- The Washington Times - Tuesday, September 19, 2000

It isn't that homeowners stopped having irrigation systems installed. They didn't. But a lot of people this summer discovered another efficient, less expensive way to water their gardens.

The appeal is obvious. It's an easy do-it-yourself project that is environmentally attractive. We're talking about soaker hoses, made from recycled automobile tires and used to create drip irrigation systems.

Soaker hoses are widely available for about $10 for a 50-foot hose. The water drips from tiny holes along the length of the hose, and the opening at the end is capped off.

The hoses generally are easy to snake into a garden bed to create an irrigation system. If you stretch them out on the lawn in the sun for 15 minutes or so before you begin, the rubber softens to make them easier to position.

Once installed, they can be hidden under a layer of mulch and then attached to a timer or not, as you please.

Because this has been a relatively cool, damp summer, an irrigation system with sprinkler heads on a timer and they are almost always on a timer would have been overkill. You don't want to drown your plants, create a muddy mess or waste water, all of which happen when you overwater a garden. What you want is a beautiful garden.

With a soaker hose or two, you turn on the faucet, and the hose weeps water slowly into the soil. This eliminates the evaporation, erosion and puddling problems caused by sprinklers and irrigation systems with sprinkler heads. It saves water, not to mention money.

The easiest place to install a soaker-hose irrigation system is in a garden bed close to the house and thus close to an outdoor faucet. It is simply a matter of snaking the hose around the plants and covering it with mulch. The very best time to do that is when the garden is new and the plants still are relatively small, but you can do it any time.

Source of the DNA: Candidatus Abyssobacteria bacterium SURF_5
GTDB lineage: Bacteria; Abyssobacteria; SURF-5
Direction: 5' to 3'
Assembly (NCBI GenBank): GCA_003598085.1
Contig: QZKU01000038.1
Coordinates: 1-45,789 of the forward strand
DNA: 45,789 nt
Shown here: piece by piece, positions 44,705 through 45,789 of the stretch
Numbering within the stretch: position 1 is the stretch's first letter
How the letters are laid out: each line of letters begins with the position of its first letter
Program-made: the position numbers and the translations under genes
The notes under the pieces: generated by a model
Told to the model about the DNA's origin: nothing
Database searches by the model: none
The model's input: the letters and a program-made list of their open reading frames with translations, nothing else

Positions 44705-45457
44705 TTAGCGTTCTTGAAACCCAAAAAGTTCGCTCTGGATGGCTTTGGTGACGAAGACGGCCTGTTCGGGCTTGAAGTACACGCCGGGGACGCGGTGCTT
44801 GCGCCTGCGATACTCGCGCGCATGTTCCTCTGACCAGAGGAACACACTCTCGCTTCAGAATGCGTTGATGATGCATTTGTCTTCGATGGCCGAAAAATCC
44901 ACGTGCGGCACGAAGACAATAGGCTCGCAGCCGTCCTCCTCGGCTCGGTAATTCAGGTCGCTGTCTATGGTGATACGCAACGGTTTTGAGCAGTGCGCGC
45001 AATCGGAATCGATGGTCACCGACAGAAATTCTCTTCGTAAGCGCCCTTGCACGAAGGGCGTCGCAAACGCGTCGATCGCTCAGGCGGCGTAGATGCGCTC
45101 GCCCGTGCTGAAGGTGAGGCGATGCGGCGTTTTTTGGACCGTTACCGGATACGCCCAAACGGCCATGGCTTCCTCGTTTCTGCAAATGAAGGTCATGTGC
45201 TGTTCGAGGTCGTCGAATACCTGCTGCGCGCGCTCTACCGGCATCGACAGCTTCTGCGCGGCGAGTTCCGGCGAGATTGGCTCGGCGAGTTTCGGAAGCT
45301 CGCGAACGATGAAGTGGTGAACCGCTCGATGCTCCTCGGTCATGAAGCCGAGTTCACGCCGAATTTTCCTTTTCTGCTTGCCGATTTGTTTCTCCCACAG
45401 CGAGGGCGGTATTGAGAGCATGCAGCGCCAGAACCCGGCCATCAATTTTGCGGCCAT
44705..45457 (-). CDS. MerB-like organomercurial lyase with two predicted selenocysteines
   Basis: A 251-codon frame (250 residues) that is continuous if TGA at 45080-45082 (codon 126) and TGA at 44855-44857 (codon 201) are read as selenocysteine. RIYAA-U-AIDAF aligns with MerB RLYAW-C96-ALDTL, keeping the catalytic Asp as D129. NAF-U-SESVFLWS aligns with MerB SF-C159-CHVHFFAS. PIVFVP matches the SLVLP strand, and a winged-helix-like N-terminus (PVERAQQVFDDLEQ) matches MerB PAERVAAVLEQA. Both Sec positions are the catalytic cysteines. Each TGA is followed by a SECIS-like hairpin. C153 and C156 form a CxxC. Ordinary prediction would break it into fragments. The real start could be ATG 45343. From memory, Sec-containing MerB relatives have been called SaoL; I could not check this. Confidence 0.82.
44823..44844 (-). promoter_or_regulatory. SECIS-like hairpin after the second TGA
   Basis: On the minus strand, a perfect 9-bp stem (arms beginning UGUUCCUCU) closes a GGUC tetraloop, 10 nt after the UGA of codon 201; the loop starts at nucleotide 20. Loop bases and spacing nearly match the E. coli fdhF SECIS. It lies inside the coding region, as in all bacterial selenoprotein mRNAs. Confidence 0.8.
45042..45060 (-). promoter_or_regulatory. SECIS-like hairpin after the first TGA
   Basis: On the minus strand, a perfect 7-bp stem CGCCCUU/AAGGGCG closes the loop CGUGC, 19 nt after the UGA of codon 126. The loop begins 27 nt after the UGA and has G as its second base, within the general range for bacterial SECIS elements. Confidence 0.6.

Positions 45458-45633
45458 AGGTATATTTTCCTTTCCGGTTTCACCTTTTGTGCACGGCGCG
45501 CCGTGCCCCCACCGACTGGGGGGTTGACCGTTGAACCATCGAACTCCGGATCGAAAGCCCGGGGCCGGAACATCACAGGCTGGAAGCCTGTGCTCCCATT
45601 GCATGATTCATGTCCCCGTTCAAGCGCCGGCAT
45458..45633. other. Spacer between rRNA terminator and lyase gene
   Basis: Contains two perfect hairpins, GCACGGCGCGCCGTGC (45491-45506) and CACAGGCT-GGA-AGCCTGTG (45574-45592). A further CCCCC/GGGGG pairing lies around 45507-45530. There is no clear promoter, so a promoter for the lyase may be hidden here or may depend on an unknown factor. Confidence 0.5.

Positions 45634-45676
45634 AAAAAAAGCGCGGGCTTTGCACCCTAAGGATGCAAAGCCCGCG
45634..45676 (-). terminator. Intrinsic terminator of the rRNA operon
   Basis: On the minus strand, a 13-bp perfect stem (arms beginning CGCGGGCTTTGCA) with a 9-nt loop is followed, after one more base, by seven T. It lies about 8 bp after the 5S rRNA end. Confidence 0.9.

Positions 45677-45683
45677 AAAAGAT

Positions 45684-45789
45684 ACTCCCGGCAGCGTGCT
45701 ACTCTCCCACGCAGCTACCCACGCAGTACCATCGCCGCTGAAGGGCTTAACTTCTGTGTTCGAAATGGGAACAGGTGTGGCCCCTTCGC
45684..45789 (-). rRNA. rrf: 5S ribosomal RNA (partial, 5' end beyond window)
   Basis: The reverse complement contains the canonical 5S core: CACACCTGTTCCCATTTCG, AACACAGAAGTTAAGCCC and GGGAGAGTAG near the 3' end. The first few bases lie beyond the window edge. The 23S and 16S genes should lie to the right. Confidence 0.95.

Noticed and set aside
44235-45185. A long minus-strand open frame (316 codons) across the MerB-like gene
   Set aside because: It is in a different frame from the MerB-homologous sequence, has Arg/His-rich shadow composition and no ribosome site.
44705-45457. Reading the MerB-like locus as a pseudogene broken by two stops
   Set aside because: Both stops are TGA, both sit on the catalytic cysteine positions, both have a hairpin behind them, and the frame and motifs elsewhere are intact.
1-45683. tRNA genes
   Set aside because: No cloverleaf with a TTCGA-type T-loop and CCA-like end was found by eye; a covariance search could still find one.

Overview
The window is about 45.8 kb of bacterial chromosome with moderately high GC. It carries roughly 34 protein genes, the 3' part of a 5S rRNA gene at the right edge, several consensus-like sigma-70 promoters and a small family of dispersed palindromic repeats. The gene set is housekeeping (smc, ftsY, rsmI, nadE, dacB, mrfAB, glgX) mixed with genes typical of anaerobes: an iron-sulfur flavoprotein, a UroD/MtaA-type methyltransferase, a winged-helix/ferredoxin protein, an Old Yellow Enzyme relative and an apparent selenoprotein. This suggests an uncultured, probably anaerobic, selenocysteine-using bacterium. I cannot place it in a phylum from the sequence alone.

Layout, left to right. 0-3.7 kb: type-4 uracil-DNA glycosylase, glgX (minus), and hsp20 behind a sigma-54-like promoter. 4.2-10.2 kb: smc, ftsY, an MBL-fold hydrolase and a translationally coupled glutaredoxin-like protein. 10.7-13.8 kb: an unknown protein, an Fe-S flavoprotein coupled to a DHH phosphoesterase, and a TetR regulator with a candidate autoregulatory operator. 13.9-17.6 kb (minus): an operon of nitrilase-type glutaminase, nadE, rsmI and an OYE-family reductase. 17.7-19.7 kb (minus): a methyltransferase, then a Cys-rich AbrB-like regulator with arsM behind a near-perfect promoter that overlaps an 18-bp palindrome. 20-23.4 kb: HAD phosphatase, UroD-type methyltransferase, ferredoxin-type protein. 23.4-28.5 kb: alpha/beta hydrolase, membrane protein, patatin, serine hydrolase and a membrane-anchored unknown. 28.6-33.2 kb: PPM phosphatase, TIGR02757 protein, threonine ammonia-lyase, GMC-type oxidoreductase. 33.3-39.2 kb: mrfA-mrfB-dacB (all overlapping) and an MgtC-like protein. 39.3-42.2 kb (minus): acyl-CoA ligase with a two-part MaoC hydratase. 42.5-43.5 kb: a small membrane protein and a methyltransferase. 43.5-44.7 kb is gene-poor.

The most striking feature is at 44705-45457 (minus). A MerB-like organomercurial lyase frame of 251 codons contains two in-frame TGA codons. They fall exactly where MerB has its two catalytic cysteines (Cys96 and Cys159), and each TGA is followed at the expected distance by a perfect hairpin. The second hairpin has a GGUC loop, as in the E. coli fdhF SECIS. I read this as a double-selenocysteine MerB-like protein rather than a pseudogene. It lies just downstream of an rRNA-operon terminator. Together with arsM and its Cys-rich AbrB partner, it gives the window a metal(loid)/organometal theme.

To secure the hose firmly, you can use "sod pins," widely available products that look like 6-inch hairpins and sell for about $2.50 for a package of 10. This is optional.

Sod pins have been manufactured for years to hold new sod to the ground on a hill or elsewhere to keep it from sliding or being disturbed before the grass roots take hold.

Now the sod pins have found new life as soaker-hose pins, holding the hose to the ground to keep it from being moved.

If you need to irrigate a garden bed that is across a lawn, away from the house, you need to connect a regular hose to the faucet, bury it under the lawn and connect a soaker hose to the other end to snake through the garden. In this case, sod pins become a little more important, to hold the hose down under the sod.

Of course, there are caveats.

A drip irrigation system made of recycled hoses would not be practical for watering a lawn, particularly a great rolling lawn such as the fairways of a golf course. For one thing, it would be too much of an undertaking to dig up all the sod to install the hoses. For another, there is a limit to how many of the hoses you can string together effectively, depending on your water pressure.

Though the manufacturers say the hoses contain a water-restricting device to control pressure, it is possible the pressure will be greater close to the faucet and then decline, say, 200 feet away if you string together four sections of 50-foot hose.

One way around this might be to use a two-way hose connector that you screw onto an outdoor faucet to create, in effect, two faucets for two soaker hoses for two garden beds instead of one long hose. The two-way hose connector costs about $2.

The soaker hoses don't seem to mind being buried outside all winter, and they come with a seven-year warranty. I imagine they will rot away eventually, as would an automobile tire, but they are relatively easy and inexpensive to replace.

They have another possible use that might be around the corner. That would involve an accessory or attachment not yet on the market to my knowledge that you would attach to the beginning of a soaker hose and into which you would insert fertilizer tablets. With that, you could fertilize the plants in your garden beds while watering them.

You could use the same system to fertilize your trees, forming a soaker hose into a circle along the tree's drip line and, instead of burying the hose in mulch, moving it from tree to tree.

Beyond that, you might be able to insert not fertilizer, but a pesticide into the attachment and run the soaker house around the foundation of your house to deter undesirable insects.

These last ideas are pure speculation, maybe wishful thinking, but soaker hoses are here to stay.

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